When I was 28, I was put in charge of the expansion of our Viralimalai plant in Tamil Nadu. The goal was to take its total manufacturing capacity from 6,000 to 15,000 metric tonnes (MTPA) with funding from our IPO. The expansion was a success.
We started to consolidate our business and look for different markets. By around 1994, MM Forgings had a manufacturing capacity of 15,000 MTPA, which today stands at 45,000 MTPA. Our plants have generally maintained a capacity utilisation of about 80 percent.
But in 1999, my father passed away; he had a heart attack. That was a huge blow for us. What I hadn’t realised then was how well my father had trained me. It was only in a couple of years that it dawned on me that I had a thorough understanding of how the organisation worked. We decided to fulfil my father’s vision for the company. And I became the managing director of MM Forgings at the age of 34.
I was considered rather young to head a manufacturing company. I concentrated on expanding our capacity. We were one of the first companies to put up a manufacturing plant on the outskirts of Chennai, at Oragadam, in 2002 when there was hardly any presence of an industry in that area. We purchased land at around Rs 3.73 lakh per hectare. Since then, the area has become a hub similar to Gurgaon and Pune, and land prices have appreciated 60 times.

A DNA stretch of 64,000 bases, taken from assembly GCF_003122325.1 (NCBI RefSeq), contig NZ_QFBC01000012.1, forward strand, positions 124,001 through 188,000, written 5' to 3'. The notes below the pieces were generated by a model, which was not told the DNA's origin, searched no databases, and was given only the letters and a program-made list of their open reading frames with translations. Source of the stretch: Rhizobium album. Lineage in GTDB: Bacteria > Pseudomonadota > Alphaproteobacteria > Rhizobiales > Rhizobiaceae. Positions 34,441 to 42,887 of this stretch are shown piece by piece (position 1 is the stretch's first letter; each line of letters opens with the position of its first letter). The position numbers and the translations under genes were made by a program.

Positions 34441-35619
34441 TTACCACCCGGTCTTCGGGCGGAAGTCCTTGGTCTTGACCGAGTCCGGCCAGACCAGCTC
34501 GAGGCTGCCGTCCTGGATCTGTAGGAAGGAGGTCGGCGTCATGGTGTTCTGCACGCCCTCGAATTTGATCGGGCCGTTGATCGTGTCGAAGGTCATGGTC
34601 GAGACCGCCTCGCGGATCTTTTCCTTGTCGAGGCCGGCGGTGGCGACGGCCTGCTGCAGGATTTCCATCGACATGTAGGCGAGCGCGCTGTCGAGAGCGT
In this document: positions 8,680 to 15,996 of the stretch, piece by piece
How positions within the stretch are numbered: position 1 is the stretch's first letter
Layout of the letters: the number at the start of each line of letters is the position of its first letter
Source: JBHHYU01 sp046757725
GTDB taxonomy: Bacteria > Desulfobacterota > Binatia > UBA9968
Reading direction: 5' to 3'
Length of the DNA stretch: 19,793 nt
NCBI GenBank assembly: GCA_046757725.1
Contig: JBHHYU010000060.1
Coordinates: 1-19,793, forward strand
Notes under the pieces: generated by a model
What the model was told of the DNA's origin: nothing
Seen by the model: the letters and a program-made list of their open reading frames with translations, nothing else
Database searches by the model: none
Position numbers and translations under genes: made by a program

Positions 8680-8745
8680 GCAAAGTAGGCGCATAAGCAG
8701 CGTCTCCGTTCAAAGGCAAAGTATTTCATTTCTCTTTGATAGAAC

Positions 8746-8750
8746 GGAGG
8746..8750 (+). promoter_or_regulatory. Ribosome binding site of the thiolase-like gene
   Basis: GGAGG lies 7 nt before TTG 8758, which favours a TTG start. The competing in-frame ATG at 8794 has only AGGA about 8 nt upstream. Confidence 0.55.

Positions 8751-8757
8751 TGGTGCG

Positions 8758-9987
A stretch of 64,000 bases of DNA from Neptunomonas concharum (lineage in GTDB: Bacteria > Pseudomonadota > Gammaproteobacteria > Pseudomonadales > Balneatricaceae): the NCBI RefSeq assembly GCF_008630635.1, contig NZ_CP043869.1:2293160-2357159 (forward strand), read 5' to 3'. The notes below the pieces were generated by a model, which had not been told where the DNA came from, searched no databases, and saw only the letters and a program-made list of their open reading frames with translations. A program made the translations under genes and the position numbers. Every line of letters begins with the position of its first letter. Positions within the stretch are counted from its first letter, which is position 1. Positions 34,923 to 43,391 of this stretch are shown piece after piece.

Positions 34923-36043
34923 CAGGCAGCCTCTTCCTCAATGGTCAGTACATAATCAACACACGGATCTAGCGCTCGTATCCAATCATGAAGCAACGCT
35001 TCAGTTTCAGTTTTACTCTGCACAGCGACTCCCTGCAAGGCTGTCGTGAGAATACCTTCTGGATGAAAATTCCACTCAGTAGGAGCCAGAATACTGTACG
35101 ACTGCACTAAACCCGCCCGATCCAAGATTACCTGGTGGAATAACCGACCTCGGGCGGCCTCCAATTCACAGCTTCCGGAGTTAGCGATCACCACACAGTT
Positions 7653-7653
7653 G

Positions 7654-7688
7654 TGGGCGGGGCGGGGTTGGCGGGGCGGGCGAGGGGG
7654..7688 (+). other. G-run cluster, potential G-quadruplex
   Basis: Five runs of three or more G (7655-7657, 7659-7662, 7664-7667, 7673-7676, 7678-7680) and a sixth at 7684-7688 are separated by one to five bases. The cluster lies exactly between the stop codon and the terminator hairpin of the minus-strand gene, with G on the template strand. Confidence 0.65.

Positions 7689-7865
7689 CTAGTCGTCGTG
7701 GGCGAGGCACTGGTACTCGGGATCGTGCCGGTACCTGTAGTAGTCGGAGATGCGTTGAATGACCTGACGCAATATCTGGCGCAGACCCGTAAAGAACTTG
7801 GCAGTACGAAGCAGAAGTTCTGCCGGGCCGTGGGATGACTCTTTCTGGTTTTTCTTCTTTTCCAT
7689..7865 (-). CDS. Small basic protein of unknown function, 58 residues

With my younger brother, K Venkatramanan [now joint managing director], I began to concentrate on consolidating our business in the international market. He has always looked after marketing and taken great pains in building this business. I have seen him making cold calls to companies; at times he had to visit clients multiple times before they even gave him a first appointment. It was tough, but we wanted to grow in the global markets, and we succeeded. Today, almost 76 percent of our sales are accounted for by exports.
But let me tell you that the export arm of our business really suffered during the financial crisis in 2008. It was the time when Lehman Brothers had collapsed and that hit the markets in the US, Europe and South America. This led to a fall in export revenue for MM Forgings. By 2010, our sales were down to Rs 165 crore, a fall of 23 percent from the previous year.
While the export market was drying up, the domestic market recovered faster. However, we were not able to participate in the domestic recovery as we were concentrating on our global business. Over the years, the industry rallied, and we were back on the growth path.